Date of Award


Document Type


Degree Name

Doctor of Philosophy in Clinical Psychology (PhD)


Clinical Psychology

First Advisor/Committee Member

Beverly J. Wilson, Ph.D.

Second Advisor/Committee Member

David G. Stewart, Ph.D.

Third Advisor/Committee Member

Kathleen Lehman, Ph.D.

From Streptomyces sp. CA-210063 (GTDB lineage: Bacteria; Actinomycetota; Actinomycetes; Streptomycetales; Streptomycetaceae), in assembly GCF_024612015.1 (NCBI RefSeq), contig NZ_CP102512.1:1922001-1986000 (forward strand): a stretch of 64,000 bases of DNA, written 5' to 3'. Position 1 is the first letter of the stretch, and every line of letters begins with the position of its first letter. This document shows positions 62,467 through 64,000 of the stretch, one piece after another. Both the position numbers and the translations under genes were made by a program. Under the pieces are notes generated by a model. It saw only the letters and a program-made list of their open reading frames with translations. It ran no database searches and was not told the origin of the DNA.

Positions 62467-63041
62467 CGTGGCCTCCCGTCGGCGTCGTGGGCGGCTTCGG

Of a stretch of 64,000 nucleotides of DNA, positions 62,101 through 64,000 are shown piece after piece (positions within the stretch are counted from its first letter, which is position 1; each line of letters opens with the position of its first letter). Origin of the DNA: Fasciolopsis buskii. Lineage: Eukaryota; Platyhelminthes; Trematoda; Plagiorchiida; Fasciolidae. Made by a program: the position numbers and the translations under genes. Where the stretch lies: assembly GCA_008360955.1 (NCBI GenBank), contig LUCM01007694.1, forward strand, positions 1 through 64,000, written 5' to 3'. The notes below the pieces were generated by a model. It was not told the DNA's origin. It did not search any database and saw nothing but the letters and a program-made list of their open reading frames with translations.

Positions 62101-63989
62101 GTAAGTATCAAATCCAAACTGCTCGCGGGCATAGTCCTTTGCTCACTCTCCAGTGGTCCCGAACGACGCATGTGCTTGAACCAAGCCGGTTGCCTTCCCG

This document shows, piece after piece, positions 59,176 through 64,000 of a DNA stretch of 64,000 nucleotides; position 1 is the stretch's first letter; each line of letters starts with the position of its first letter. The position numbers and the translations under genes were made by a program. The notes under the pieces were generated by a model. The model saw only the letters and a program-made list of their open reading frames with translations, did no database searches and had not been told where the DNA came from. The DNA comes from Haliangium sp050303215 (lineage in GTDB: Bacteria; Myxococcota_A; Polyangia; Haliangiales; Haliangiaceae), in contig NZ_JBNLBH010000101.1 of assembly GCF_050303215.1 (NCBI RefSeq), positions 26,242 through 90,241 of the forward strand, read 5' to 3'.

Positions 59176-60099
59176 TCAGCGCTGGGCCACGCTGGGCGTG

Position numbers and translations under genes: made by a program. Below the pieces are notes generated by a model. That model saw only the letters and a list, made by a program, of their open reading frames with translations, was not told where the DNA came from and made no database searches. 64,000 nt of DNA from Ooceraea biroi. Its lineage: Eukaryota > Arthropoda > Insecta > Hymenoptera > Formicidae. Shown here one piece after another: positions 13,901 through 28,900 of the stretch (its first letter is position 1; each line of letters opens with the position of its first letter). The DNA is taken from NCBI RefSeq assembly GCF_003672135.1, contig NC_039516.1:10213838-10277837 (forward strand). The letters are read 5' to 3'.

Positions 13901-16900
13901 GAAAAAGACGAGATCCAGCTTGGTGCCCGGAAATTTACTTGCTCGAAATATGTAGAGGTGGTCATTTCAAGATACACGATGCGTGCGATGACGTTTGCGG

Restricted and repetitive behaviors (RRBs) have been a core symptom of Autism Spectrum Disorder (ASD) since discovered in the 1940’s (Kanner, 1943). More specifically, insistence on sameness, which is considered a subtype of RRBs, has been shown to affect children with considered higher verbal skills in this population. In addition, it is well documented that anxiety symptoms commonly co-occur with ASD, and anxiety symptoms (AS) and IS have been linked through previous research. Using archival data, the purpose of the present study was to investigate the conditional effect on anxiety symptoms on the relation between developmental status (DS) and insistence on sameness (IS) in children with ASD with verbal abilities greater than 85. The sample included 108 individuals (ages 3:0 – 6:11) and was comprised of two groups. The first group was the ASD group, which consisted of 36 children diagnosed with ASD (Male = 27, Female = 9), and the second group was comprised of 72 typically developing (TD) children (Male = 44, Female = 28). All participants were involved in a greater study called the Study of Autism and Self-Regulation (STAR). Findings revealed a significant interaction between DS and IS (B = .06, SE = .03, p = .04, ΔR2 = .36) at low, moderate, and high levels of anxiety symptomatology. Developmental status was shown to have a main effect on IS (B = -5.78, SE = 1.71, p = .001). Additionally, verbal ability and age were significantly correlated with developmental status. The relations between anxiety symptoms and DS, AS and VA, and AS and IS were insignificant. Interestingly, and contrary to expectations, only children with typical development varied in frequency of their IS behaviors based on their level of anxiety symptoms. Anxiety symptom levels had no impact on IS in the ASD group. This suggests that anxiety in general may onset behavior problems with sameness in populations’ non-specific to ASD. Therefore, more research is needed to understand the potential relations among ASD, AS and IS in children.